Advanced Search
MyIDEAS: Login

Inequality in Five Countries in the 1980s: The Role of Demographic Shifts, Markets and Government Policies

Contents:

Author Info

  • Jantti, Markus

Abstract

This paper uses Luxembourg Income Study data to examine levels of and trends in income inequality in Canada, the Netherlands, Sweden, the United Kingdom, and the United States. Inequality increased in Sweden, the United Kingdom, and the United States but did not increase in Canada and the Netherlands. Increased inequality of household head's earnings and increased shares of spouse's earnings in family income account for much of the observed increases in income inequality. The public sector can, in general, be assigned a moderating effect on these changes. Demographic shifts are not assigned any major role in inequality changes. Copyright 1997 by The London School of Economics and Political Science

Download Info

If you experience problems downloading a file, check if you have the proper application to view it first. In case of further problems read the IDEAS help page. Note that these files are not on the IDEAS site. Please be patient as the files may be large.
File URL: http://www.blackwell-synergy.com/servlet/useragent?func=synergy&synergyAction=showTOC&journalCode=ecca&volume=64&issue=255&year=&part=null
File Function: link to full text
Download Restriction: Access to full text is restricted to subscribers.

As the access to this document is restricted, you may want to look for a different version under "Related research" (further below) or search for a different version of it.

Bibliographic Info

Article provided by London School of Economics and Political Science in its journal Economica.

Volume (Year): 64 (1997)
Issue (Month): 255 (August)
Pages: 415-40

as in new window
Handle: RePEc:bla:econom:v:64:y:1997:i:255:p:415-40

Contact details of provider:
Postal: Houghton Street, London WC2A 2AE
Phone: +44 (020) 7405 7686
Web page: http://www.blackwellpublishing.com/journal.asp?ref=0013-0427
More information through EDIRC

Order Information:
Web: http://www.blackwellpublishing.com/subs.asp?ref=0013-0427

Related research

Keywords:

References

No references listed on IDEAS
You can help add them by filling out this form.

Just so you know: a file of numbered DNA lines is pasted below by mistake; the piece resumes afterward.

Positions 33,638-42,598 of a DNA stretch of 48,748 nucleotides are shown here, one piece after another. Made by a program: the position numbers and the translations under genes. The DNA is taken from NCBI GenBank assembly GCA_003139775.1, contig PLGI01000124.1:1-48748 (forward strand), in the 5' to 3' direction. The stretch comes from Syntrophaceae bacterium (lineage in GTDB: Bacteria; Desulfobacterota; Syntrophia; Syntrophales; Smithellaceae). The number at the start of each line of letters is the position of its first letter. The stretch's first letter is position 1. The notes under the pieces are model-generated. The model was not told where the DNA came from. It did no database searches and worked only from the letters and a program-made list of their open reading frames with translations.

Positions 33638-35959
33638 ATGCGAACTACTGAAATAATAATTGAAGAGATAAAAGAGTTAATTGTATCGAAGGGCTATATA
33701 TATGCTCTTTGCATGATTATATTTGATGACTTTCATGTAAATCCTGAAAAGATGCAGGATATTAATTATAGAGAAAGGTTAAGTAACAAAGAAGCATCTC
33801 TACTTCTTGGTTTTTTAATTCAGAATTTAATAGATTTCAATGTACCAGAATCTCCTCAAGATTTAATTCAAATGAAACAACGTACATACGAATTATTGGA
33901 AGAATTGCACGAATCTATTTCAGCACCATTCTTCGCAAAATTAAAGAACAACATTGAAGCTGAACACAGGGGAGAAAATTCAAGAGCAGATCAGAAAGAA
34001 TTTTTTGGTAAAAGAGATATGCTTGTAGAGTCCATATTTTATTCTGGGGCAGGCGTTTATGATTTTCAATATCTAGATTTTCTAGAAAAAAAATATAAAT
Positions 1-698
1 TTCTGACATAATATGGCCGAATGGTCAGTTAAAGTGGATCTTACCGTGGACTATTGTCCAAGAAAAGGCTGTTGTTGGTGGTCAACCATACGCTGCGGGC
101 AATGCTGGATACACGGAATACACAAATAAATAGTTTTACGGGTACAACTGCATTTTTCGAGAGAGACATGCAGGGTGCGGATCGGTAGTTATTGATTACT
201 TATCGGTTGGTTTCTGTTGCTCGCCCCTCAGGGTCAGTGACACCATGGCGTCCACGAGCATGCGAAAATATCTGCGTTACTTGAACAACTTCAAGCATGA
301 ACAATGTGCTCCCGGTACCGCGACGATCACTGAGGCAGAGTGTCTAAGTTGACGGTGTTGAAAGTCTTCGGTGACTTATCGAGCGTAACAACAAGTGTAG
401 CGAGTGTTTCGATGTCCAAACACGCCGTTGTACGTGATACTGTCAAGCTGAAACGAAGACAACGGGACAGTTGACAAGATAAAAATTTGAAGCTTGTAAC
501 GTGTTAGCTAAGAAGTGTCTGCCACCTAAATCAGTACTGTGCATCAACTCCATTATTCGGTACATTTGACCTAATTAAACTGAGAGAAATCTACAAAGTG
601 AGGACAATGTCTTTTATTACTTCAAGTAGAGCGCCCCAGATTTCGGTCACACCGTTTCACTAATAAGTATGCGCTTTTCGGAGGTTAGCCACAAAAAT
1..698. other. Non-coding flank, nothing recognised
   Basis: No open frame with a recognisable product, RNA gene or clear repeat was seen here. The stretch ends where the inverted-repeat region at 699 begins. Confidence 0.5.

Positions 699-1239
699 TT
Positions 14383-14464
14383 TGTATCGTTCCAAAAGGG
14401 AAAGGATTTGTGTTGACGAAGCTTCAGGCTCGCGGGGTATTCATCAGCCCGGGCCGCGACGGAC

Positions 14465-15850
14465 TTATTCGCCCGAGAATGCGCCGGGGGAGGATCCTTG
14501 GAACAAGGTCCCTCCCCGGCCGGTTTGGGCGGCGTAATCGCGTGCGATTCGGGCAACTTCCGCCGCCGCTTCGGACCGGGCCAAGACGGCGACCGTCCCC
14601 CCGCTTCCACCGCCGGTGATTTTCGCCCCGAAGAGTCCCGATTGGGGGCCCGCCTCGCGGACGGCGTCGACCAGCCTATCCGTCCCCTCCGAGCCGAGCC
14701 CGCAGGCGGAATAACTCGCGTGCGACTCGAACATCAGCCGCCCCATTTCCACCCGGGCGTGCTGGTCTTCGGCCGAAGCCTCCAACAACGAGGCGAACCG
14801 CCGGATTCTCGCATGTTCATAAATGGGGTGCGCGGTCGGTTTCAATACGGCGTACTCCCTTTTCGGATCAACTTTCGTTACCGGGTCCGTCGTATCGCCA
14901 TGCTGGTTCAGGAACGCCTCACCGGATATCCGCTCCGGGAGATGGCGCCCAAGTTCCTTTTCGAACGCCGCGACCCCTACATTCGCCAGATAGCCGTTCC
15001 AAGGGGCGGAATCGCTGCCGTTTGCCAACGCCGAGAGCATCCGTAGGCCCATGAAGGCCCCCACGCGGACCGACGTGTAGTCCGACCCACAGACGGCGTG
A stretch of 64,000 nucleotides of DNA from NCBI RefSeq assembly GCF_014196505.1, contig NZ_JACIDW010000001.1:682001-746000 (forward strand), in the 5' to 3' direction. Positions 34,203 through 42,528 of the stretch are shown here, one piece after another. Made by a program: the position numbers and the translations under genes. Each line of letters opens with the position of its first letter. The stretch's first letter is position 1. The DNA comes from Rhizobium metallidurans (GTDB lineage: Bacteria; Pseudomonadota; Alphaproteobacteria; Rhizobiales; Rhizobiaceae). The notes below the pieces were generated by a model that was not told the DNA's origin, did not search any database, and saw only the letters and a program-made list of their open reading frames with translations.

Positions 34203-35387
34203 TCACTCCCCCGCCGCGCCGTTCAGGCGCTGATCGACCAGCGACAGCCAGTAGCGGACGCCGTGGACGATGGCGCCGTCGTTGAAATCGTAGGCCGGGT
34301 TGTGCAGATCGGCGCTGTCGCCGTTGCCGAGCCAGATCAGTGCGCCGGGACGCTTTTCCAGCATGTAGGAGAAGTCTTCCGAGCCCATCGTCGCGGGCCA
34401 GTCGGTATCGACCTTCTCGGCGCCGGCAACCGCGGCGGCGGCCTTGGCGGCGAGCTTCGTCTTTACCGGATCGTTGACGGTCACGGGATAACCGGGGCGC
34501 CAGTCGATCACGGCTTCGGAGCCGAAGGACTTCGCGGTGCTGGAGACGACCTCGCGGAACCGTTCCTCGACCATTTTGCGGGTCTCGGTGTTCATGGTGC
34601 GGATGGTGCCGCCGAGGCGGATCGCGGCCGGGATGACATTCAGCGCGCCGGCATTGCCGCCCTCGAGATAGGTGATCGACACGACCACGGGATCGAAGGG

Citations

Citations are extracted by the CitEc Project, subscribe to its RSS feed for this item.
as in new window

Cited by:
  1. Ardagna, Silvia, 2007. "Fiscal Policy in Unionized Labor Markets," Scholarly Articles 2580048, Harvard University Department of Economics.
  2. Anna Fräßdorf & Markus M. Grabka & Johannes Schwarze, 2008. "The impact of household capital income on income inequality: A factor decomposition analysis for Great Britain, Germany and the USA," Working Papers 89, ECINEQ, Society for the Study of Economic Inequality.
  3. Chi, Wei, 2011. "Capital Income and Income Inequality: Evidence from Urban China," MPRA Paper 34521, University Library of Munich, Germany.
  4. Frick, Joachim R. & Grabka, Markus M., 2009. "Accounting for Imputed and Capital Income Flows in Income Inequality Analyses," IZA Discussion Papers 4634, Institute for the Study of Labor (IZA).
  5. Ardagna, Silvia, 2007. "Fiscal policy in unionized labor markets," Journal of Economic Dynamics and Control, Elsevier, vol. 31(5), pages 1498-1534, May.
  6. Zhong, Hai, 2011. "The impact of population aging on income inequality in developing countries: Evidence from rural China," China Economic Review, Elsevier, vol. 22(1), pages 98-107, March.

Lists

This item is not listed on Wikipedia, on a reading list or among the top items on IDEAS.

Statistics

Access and download statistics

Corrections

When requesting a correction, please mention this item's handle: RePEc:bla:econom:v:64:y:1997:i:255:p:415-40. See general information about how to correct material in RePEc.

For technical questions regarding this item, or to correct its authors, title, abstract, bibliographic or download information, contact: (Wiley-Blackwell Digital Licensing) or (Christopher F. Baum).

If you have authored this item and are not yet registered with RePEc, we encourage you to do it here. This allows to link your profile to this item. It also allows you to accept potential citations to this item that we are uncertain about.

If references are entirely missing, you can add them using this form.

If the full references list an item that is present in RePEc, but the system did not link to it, you can help with this form.

If you know of missing items citing this one, you can help us creating those links by adding the relevant references in the same way as above, for each refering item. If you are a registered author of this item, you may also want to check the "citations" tab in your profile, as there may be some citations waiting for confirmation.

Please note that corrections may take a couple of weeks to filter through the various RePEc services.